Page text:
Albert Einstein, a man who was often ambiguous about his religious views, once admitted that he rejected the God of his Jewish heritage for that of Spinoza, the 17th-century philosopher.
For Spinoza, “God” was not a supernatural Being but an omnipresent principle of cosmic order and harmony. His universe was one of matter and motion in which every outcome was pre-determined according to that primal physical essence. It was a thoroughly naturalistic worldview, leaving no room for free will.
Enamored of the ideas of Spinoza, Einstein rejected the notion of free will in favor of the belief that everything obeys the deterministic laws of nature. For folks who similarly take naturalism seriously, a human being is not an autonomous agent acting upon nature, but a biochemical machine ruled by Nature.
The machine view
With Nature as master, human thoughts, beliefs, and behaviors follow predictable patterns amenable to scientific investigation and intervention. Richard Dawkins has gone as far as to claim that we are genetic robots mechanically responding to the “desires” of selfish genes. Such thinking motivates the ongoing efforts to discover the bio-physical “causes” for sexual preferences, religious beliefs, anti-social behaviors, and mental illness.
For example, education advocate Stacey DeWitt credits Darwinian processes for child bullying, as does psychologist David Buss for adultery. Dr. Thomas Insel, director of the National Institute of Mental Health, attributes “faulty circuits” in the brain for depression and various mood disorders.
Insel muses that treating mental illness may be “akin to ‘rebooting’ a computer that has become frozen.” His expectation is that our “science-based understanding of mental illness very likely will revolutionize prevention and treatment.”
In the “machine view” of human nature, improving the human condition is a matter of treating defective parts, scientifically and impersonally.
Against that view are a couple of Duke University neuroscientists. In October, Drs. Terrie Moffitt and Avshalom Caspi received an award (and will receive another one in December) for their research on the influences of genes and environment on human behavior. The summary of their key finding, according to Dr. Moffitt, is “you can't choose your genes, but you face many choices in life which can determine how those genes will play out." (Emphasis added.)
Wilson was a hardened atheist and struggling alcoholic who was frequently hospitalized for his addiction. It was during his fourth hospital stay that Wilson, at the end of himself, raised his voice in desperation: “If there be a God, let him show himself!”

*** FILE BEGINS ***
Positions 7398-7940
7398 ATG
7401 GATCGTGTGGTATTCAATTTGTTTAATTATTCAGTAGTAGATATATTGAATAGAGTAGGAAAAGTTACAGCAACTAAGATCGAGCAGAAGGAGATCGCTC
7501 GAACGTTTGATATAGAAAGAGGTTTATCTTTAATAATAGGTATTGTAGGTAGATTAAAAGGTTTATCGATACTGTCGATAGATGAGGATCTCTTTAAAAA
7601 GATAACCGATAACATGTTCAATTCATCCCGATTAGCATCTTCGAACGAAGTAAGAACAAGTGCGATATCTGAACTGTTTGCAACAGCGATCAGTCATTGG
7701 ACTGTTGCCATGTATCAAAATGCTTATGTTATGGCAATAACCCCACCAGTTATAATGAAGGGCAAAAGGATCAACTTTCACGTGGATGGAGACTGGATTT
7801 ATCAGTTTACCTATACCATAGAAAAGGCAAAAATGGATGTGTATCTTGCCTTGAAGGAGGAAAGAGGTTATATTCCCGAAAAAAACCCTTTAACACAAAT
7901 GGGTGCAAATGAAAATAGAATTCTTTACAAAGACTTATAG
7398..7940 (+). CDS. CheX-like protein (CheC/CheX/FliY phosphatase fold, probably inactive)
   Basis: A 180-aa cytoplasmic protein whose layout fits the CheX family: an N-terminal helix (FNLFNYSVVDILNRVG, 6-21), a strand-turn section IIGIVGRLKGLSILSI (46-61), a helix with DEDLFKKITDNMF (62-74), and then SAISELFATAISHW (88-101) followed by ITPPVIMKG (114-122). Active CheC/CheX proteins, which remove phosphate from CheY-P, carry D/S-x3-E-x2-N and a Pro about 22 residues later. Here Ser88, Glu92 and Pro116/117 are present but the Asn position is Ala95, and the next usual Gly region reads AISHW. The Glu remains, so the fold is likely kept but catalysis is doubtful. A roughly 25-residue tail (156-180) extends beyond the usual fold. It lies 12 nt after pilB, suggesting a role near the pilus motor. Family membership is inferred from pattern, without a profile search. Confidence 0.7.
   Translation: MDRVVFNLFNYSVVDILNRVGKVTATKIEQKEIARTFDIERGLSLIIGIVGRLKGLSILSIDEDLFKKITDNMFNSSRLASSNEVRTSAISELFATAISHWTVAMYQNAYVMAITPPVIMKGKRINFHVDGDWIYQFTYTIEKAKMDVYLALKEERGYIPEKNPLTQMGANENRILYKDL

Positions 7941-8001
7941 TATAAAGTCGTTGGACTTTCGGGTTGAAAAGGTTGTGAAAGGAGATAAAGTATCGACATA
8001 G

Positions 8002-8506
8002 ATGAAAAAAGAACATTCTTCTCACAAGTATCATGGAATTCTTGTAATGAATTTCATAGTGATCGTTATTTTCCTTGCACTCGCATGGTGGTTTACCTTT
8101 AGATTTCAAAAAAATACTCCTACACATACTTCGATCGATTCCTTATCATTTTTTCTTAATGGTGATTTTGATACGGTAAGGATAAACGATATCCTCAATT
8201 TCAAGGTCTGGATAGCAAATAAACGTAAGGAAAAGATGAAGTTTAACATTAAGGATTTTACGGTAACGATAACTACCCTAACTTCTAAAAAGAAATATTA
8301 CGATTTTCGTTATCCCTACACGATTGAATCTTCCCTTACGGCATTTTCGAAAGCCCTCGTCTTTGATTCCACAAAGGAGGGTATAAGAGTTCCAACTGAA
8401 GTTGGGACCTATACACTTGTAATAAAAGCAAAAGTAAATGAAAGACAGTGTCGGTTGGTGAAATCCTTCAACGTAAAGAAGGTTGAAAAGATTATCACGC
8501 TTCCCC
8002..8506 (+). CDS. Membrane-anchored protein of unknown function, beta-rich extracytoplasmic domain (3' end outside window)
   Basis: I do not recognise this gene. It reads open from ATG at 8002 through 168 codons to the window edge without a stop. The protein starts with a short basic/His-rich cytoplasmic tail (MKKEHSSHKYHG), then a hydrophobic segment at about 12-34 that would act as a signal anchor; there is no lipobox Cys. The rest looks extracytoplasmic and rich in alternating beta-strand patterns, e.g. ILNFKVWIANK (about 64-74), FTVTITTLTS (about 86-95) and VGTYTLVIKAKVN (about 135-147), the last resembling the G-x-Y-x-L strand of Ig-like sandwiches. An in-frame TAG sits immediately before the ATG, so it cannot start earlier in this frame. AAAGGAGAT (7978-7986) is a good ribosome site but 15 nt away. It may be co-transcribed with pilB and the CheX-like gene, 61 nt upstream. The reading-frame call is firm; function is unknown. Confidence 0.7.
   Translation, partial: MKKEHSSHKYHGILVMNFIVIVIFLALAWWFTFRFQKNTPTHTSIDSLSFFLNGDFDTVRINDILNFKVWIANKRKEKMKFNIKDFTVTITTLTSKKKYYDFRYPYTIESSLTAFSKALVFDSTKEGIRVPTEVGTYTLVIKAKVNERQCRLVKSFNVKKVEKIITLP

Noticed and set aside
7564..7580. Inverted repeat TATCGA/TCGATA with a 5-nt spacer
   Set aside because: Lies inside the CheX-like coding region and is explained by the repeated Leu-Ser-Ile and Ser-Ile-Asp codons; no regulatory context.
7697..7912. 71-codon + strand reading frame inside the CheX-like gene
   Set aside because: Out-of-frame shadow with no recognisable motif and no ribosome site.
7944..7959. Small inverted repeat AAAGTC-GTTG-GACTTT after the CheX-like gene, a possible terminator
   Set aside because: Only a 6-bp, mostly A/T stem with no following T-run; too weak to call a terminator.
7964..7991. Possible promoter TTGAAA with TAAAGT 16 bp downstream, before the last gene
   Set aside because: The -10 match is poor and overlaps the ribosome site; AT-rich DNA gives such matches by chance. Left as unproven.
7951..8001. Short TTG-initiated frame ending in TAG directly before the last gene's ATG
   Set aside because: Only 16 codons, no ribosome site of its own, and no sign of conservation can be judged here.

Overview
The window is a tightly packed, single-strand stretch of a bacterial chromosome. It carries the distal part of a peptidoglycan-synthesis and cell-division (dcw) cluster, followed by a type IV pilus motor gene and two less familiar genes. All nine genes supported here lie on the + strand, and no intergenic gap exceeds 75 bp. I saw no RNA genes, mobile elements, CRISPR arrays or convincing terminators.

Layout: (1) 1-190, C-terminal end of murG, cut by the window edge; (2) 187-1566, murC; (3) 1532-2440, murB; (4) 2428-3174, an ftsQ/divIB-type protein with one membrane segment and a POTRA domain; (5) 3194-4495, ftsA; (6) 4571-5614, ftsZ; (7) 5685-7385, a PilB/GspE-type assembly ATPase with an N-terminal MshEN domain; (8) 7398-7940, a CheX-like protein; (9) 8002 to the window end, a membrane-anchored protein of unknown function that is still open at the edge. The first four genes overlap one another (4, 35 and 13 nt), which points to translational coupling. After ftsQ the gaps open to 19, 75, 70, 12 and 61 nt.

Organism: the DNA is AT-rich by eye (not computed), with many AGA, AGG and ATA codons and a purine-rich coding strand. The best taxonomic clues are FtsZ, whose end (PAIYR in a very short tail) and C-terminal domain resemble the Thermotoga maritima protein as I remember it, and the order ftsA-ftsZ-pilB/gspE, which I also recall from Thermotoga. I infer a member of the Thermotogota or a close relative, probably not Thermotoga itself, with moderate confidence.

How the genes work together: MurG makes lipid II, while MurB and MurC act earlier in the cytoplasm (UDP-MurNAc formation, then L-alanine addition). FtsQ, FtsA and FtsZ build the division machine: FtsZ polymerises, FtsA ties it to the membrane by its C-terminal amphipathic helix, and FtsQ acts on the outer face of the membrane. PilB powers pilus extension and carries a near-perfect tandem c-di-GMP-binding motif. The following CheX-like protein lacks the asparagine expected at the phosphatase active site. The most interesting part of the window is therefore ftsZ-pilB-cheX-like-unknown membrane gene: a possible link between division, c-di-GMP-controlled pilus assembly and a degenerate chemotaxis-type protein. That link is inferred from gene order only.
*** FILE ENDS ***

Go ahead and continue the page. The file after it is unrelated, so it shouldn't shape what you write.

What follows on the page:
Wilson would later say of the experience: “Suddenly my room blazed with an indescribably white light…I was seized with an ecstasy beyond description. Every joy I had known was pale by comparison.”
The following day, friend and recovering alcoholic Ebby Thatcher convinced Wilson that surrendering to God was the only thing that could emancipate him from the grip of the bottle. That became the vision for Alcoholics Anonymous (AA), the organization Bill Wilson founded over 75 years ago.
At the core of AA’s method is its “12 Step” program. Of the program, addiction specialist Drew Pinsky states, “In my 20 years of treating addicts, I’ve never seen anything else that comes close to the 12 steps,” adding, “In my world, if someone says they don’t want to do the 12 steps, I know they aren’t going to get better.”
While the 12-step program has been credited by millions of addicts for saving their lives, its effectiveness is a mystery to many observers. It could be so effective because it goes against the grain of our “science-based understanding.”
Against the notion that “Nature is all there is,” the 12 steps acknowledge a higher Power, God. Against the culture of self-esteem and personal power, the 12 steps call for surrender to God, seeking change through submission and prayer. Against the view of man as a slavish genetic machine, the 12 steps require acknowledging and confessing moral failures and making amends to those hurt by poor moral choices. Against radical individualism, the 12 steps call for involvement in a community of trust, accountability, and mentoring.
Another organization has remarkably similar features: surrendering to God, confessing our sins, reconciling with our neighbor, growing in maturity through the spiritual disciplines, and fellowship in the community of faith. And, like AA, many of its members credit those “steps” with their salvation not only in the here-and-now, but in the yet-to-come.